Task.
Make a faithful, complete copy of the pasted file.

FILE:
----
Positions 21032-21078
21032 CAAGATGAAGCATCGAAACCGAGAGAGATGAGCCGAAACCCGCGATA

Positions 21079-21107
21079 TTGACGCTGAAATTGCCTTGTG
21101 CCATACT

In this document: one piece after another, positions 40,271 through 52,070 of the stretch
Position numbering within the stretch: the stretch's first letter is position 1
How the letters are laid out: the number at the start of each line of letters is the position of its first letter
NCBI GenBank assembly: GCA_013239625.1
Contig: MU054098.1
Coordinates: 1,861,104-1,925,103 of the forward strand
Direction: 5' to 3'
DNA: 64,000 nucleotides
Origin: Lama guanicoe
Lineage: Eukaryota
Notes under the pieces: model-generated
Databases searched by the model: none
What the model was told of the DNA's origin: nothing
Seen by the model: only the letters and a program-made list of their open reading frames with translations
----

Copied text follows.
Positions 21032-21078
21032 CAAGATGAAGCATCGAAACCGAGAGAGATGAGCCGAAACCCGCGATA

Positions 21079-21107
21079 TTGACGCTGAAATTGCCTTGTG
21101 CCATACT

In this document: one piece after another, positions 40,271 through 52,070 of the stretch
Position numbering within the stretch: the stretch's first letter is position 1
How the letters are laid out: the number at the start of each line of letters is the position of its first letter
NCBI GenBank assembly: GCA_013239625.1
Contig: MU054098.1
Coordinates: 1,861,104-1,925,103 of the forward strand
Direction: 5' to 3'
DNA: 64,000 nucleotides
Origin: Lama guanicoe
Lineage: Eukaryota
Notes under the pieces: model-generated
Databases searched by the model: none
What the model was told of the DNA's origin: nothing
Seen by the model: only the letters and a program-made list of their open reading frames with translations